As both recent media coverage and our own experience reveals, the number of successful cyber-attacks on organisations is not decreasing. Generally, within the financial services sector, the intended consequence of a cyber-attack is to directly or indirectly extract money from the organisation. A successful Cyber Attack has been a contributory factor to large fines imposed under the GDPR, and industry regulators continue to raise the bar on expectations on how cyber risk is managed. The pressure to maintain an effective Cyber Security posture has never been higher.
The Internet of Things (IoT), which is a talking point everywhere, presents itself as the next frontier of risk for business and the domestic market. Symantec estimates device adoption will increase rapidly from 10 billion devices in 2017 to over 26 billion devices by the end of 2020.
Devices such as automotive telematics, smart home networks and health monitors can transfer huge volumes of data to their providers or third parties - whether for real-time analysis or to automatically trigger response - and have already disrupted traditional insurance business models in terms of how risk is underwritten and priced, providing ongoing opportunity for new insurance models with associated competitive advantage. This disruption is only likely to increase.
The risks associated with IoT devices is well understood amongst Cyber professionals, but not necessarily amongst consumers. Issues range from poor access controls to security related software vulnerabilities that provide unauthorised access to sensitive controls and data. Given that these devices find themselves pivoting between business and domestic markets, the risk exposure to the customer can also be transferred to the business environment. Given the expected dramatic increase in IoT devices, we can also expect an increase in the number of cyber-attacks on IoT connected devices, with the most concerning attacks being on IoT connected medical devices.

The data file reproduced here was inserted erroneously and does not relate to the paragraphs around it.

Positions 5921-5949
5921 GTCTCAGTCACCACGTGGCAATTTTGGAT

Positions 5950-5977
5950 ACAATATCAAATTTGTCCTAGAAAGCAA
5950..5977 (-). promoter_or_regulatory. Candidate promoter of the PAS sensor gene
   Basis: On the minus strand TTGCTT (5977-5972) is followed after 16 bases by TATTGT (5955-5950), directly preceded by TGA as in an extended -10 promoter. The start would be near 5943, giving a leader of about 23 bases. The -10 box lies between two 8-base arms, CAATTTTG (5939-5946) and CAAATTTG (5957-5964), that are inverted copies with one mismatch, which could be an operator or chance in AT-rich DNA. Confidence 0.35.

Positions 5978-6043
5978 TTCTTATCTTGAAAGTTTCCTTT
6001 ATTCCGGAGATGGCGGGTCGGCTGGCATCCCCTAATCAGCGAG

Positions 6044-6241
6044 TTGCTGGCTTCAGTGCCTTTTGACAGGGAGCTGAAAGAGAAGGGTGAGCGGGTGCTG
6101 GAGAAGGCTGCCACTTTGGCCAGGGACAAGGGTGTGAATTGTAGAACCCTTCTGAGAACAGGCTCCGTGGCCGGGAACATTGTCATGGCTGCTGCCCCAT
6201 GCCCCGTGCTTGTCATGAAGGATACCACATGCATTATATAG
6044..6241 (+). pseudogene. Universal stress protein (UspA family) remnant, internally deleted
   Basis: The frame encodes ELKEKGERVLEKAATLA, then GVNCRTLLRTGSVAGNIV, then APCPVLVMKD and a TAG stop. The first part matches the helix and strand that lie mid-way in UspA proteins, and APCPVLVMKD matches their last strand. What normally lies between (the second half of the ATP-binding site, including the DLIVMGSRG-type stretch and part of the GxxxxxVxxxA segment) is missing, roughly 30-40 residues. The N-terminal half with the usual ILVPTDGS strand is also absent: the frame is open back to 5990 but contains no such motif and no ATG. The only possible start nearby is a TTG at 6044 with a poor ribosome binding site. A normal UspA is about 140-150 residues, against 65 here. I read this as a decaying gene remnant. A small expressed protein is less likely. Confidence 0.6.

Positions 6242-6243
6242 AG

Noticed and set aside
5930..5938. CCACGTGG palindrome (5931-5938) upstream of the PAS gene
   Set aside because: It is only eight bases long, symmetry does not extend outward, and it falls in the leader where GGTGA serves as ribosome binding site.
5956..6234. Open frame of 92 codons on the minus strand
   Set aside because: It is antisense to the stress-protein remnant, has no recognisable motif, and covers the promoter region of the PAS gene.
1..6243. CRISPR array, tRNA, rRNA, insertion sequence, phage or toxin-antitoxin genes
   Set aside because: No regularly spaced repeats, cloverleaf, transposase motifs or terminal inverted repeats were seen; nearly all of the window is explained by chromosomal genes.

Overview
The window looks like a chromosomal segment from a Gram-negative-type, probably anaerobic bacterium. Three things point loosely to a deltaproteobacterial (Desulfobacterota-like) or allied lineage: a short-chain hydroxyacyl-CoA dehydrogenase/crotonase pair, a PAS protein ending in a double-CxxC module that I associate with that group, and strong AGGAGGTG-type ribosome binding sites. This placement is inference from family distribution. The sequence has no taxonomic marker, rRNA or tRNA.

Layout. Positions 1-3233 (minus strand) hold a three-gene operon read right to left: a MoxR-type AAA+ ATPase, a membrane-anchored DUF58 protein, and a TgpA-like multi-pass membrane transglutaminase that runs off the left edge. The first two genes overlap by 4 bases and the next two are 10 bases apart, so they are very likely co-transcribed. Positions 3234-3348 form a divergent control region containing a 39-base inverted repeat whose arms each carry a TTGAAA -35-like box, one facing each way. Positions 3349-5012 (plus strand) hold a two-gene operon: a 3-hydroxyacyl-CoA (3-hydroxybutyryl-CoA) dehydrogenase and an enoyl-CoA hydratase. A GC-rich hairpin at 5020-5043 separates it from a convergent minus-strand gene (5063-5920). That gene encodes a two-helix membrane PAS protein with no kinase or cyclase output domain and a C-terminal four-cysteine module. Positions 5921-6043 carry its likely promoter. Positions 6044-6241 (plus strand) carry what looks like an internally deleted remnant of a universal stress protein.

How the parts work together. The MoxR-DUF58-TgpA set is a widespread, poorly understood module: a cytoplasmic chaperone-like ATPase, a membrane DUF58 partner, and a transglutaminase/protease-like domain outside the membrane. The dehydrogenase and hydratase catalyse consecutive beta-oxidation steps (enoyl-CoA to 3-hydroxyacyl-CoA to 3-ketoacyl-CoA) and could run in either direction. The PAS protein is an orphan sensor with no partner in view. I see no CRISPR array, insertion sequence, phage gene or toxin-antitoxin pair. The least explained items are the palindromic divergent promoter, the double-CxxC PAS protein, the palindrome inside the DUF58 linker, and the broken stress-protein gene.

It is not all hopeless, as we are seeing organisations improve their overall cyber posture through the implementation of Security Operating Centres, which provide sophisticated security incident and event management coupled with detailed incident response. It is key to be mindful that the risk landscape constantly changes, and cyber attackers will attempt to stay ahead. They will continue to seek methods to bypass the controls we implement and one component that will never change is that they will always look to target the human element of the control.
As controls become stronger, it is essential to focus on the human element of the risk, whether it be lack of awareness within the workforce or opportunities for hackers to engage willing employees in malicious attacks.
There is no doubt that investing in training and mentoring resources aids in helping to create an effective cyber defence. Research shows us that over 40% of cyber vulnerabilities are directly linked to employee behaviour and therefore it is critical that organisations put more focus on training their employees. This can be achieved via cybersecurity awareness, education and training. Time and time again, we are reminded that actual simulation training enables the employee to better protect their vital digital assets.
A consistent message, often ignored, is to therefore establish and maintain a culture of employee cyber threat awareness and to invest in the human aspect of cyber security. It’s an investment worth making and will make a significant contribution to an organisation’s cyber risk mitigation strategy.
If you have any questions, please do not hesitate to contact Steve Dellow.